Cardinal De Paolis Confident About Synod Outcome, Decentralization

Cardinal Velasio De Paolis, 80, prefect emeritus of the Prefecture for the Economic Affairs of the Holy See.
Cardinal Velasio De Paolis, 80, prefect emeritus of the Prefecture for the Economic Affairs of the Holy See. (photo: YouTube)

Cardinal Velasio De Paolis, one of the five cardinal contributors to the book “Remaining in the Truth of Christ” that reasserted the Church’s teaching on marriage ahead of the Synods on the Family, is confident about the outcome of the synod and Pope Francis’ plans for decentralization.

In this Jan. 30 interview with the Register, the Italian cardinal, a renowned canon law scholar, gives reasons for his optimism but also stresses the importance of knowing the destination of the Church's journey, acknowledges that many faithful are confused, and asserts that the sensus fidelium (sense of the faithful) can only refer to practicing Catholics who do not dissent from the Church’s Magisterium.

Your Eminence, regarding the decentralization of the Church, the Pope has emphasised the importance of synodality and collegiality. Could you perhaps share with us what this new vision of a decentralized Church entails?

It is difficult to speak precisely about this because the discourses have only just been drafted, but part of the general vision is to involve the bishops more in the periphery, which is a fairly widespread desire and corresponds to the needs of today. But doctrinally, what would be new? We are a bit at the beginning. It is difficult to single out anything precise beyond this general concept.

Some have concerns about this, particularly regarding a possible weakening of doctrine, and fear it would lead to a quasi anarchical Church similar to the Anglicans. Are these concerns valid?

I wouldn’t say there are concerns because there aren’t the elements to be concerned about, to lament. There is the general will it seems to me, to involve the bishops’ conferences, the bishops, more. This tendency has been around for a while…. I believe the Pope wants to find a path that permits greater flexibility. As long as we remain in fidelity to the doctrine…

Does this nevertheless pose a danger for you?

I don’t know if you can say that it’s dangerous. Above all you can say, [it’s important] to properly determine the responsibility of these bishops’ conferences and local bishops. It can’t mean independence from the Pope because otherwise it wouldn’t be cum Petro et sub Petro [with Peter and under Peter], but it can’t be absolute autonomy either. That is, the responsibility of the last word, both disciplinary and doctrinal, has to always be with the principal chair, the Holy See, the See of Peter. This means that eventual relevant pastoral choices and even eventual tasks of particular legislation have to always be approved by the principal chair, the See of Peter. Otherwise we won’t be sub Petro. It means applying well this cum Petro e sub Petro. Everything relevant that happens in the dioceses, even if it is done by the local bishops, the bishops’ conferences, has always to have the ultimate approval of Rome, of the Pope.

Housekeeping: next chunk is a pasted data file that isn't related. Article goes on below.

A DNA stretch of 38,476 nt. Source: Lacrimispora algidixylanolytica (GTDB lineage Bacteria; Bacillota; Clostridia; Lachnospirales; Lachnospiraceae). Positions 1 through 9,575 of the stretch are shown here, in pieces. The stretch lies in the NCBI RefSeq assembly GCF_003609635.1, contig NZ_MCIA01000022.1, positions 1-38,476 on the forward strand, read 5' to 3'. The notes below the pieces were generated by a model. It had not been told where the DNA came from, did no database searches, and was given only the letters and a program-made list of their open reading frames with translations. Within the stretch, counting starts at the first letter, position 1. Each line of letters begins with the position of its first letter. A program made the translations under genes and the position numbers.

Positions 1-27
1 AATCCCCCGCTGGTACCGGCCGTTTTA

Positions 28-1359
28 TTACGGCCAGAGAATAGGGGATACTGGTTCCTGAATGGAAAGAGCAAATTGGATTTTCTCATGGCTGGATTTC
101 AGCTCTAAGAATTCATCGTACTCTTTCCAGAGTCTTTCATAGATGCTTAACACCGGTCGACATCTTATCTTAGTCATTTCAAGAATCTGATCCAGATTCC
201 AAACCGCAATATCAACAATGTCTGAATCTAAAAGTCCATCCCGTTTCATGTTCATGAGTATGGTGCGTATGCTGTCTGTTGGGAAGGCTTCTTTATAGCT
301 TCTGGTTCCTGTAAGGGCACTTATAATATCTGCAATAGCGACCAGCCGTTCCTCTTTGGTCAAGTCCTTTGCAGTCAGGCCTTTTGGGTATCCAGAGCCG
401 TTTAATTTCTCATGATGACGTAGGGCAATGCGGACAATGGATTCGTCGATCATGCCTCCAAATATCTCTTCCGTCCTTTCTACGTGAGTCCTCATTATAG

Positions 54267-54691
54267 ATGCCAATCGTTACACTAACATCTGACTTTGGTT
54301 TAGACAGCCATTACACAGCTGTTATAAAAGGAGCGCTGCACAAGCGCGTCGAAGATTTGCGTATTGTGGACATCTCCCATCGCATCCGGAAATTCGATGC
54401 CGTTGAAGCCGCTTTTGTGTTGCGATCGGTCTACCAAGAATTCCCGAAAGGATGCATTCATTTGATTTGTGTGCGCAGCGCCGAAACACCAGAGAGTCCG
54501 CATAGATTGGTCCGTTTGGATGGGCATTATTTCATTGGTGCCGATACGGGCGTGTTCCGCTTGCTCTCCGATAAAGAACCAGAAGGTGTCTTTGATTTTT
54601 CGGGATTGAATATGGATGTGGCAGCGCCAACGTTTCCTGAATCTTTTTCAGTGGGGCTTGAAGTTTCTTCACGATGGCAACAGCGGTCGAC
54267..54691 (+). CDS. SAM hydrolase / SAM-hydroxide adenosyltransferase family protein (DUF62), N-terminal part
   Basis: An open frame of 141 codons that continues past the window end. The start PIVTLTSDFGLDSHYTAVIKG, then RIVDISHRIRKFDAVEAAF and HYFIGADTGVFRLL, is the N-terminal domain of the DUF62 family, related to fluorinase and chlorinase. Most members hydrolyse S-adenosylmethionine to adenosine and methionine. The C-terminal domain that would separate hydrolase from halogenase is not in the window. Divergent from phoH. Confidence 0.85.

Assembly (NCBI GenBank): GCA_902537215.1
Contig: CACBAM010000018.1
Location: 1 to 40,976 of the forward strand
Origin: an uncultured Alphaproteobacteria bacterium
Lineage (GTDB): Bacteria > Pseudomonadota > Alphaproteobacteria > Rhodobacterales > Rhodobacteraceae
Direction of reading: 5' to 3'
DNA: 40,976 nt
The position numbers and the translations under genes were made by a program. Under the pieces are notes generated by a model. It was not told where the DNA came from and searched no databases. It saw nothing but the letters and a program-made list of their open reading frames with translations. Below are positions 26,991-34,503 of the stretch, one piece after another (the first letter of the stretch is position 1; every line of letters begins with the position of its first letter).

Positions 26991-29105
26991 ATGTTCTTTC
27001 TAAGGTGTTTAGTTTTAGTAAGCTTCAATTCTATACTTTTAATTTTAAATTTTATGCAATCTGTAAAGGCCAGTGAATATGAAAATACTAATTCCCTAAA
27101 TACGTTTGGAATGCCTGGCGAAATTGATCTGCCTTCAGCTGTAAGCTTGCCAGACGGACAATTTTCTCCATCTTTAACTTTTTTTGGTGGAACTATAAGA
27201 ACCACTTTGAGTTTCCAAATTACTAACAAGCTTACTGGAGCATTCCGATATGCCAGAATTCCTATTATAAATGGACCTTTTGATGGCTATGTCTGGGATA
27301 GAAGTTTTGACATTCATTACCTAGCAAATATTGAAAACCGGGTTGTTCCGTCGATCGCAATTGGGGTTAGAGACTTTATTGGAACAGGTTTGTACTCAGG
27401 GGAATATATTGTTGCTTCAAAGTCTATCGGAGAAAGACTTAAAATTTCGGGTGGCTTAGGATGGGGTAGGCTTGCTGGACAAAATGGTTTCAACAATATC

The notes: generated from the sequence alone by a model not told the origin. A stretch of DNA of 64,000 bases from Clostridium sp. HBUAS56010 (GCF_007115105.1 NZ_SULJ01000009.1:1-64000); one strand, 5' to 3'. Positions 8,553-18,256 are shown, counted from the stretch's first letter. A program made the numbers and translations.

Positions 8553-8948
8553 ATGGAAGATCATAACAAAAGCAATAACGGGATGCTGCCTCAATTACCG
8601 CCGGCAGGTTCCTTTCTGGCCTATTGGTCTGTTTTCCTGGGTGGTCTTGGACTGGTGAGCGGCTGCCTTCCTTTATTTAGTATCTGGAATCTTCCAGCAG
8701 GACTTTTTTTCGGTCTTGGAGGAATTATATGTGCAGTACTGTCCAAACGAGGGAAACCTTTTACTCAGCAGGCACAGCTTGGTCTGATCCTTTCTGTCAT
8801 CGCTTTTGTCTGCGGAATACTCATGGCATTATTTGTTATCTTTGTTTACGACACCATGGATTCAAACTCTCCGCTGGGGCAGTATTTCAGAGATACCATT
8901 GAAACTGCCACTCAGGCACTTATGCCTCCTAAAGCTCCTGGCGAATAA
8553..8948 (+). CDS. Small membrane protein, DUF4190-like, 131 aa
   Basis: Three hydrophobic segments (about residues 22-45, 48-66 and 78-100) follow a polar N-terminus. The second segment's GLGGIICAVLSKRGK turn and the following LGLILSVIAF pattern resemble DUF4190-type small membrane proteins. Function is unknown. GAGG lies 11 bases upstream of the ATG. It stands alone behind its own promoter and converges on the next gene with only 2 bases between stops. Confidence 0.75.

If we have this principle, what is there to fear? Today, one speaks a lot of this doctrinal-pastoral aspect. I don’t believe this is dangerous. There was always a doctrine that then has to be reduced to practice — doctrine reduced to practice. But practice being an application of the doctrine can’t go against doctrine. A practice which would be contrary to the doctrine would be a negation of the doctrine. There is a certain fairly widespread fear that this practice may go against doctrine. But a practice which goes against doctrine, that is contrary to doctrine, I can’t imagine that it’s possible.

There’s the concern that Holy Communion could be given to divorced and remarried, which would make practice inconsistent with doctrine. Is this possible?

I don’t know. I read the document that came out of the synod, especially the paragraph numbers 84,85,86 of the Final Report of the Synod of Bishops, given to the Holy Father. They regulate it in a special way and specify the place of the divorced and remarried in the Church and their integration, as far as possible. These paragraphs should be read in their entirety. They may have potential for further clarification. For the moment, we can simply summarize the essential points.

At this point, the text is sufficiently clear it seems to me… The text continues saying that the pastoral practice, in this case, has to begin with the doctrine of the Church. The practice has to have as a basis the doctrine of John Paul II: "St. John Paul II offered overall criteria which remain the basis for the evaluation of these situations: “Pastors must know that, for the sake of truth, they are obliged to exercise careful discernment of situations.” And then it says: “It is therefore the task of pastors to accompany interested persons on the way of discernment in keeping with the teaching of the Church and the guidance of bishops.”

How can one use a practice which was denied by John Paul II? John Paul II explained, also in the heart of discernment, it is necessary to distinguish between innocent divorced people and non-innocent divorced people, such as it is. However, he has always said, as long as they are living together in an unmarried life, it is absolutely not possible to give the Eucharist. If it is in view of the public, the Eucharist should be refused. It is true also that it should all be according to the Magisterium of the Church and the guidelines of the bishop — all go together, Magisterium, doctrine, guidelines. The practice cannot go against the doctrine. The guidelines of the bishops cannot go against the guidelines of the Magisterium. The Pope has always repeated that the doctrine is not to be touched. If we want to make this affirmation concrete, we can’t have a pastoral care that is contrary to doctrine.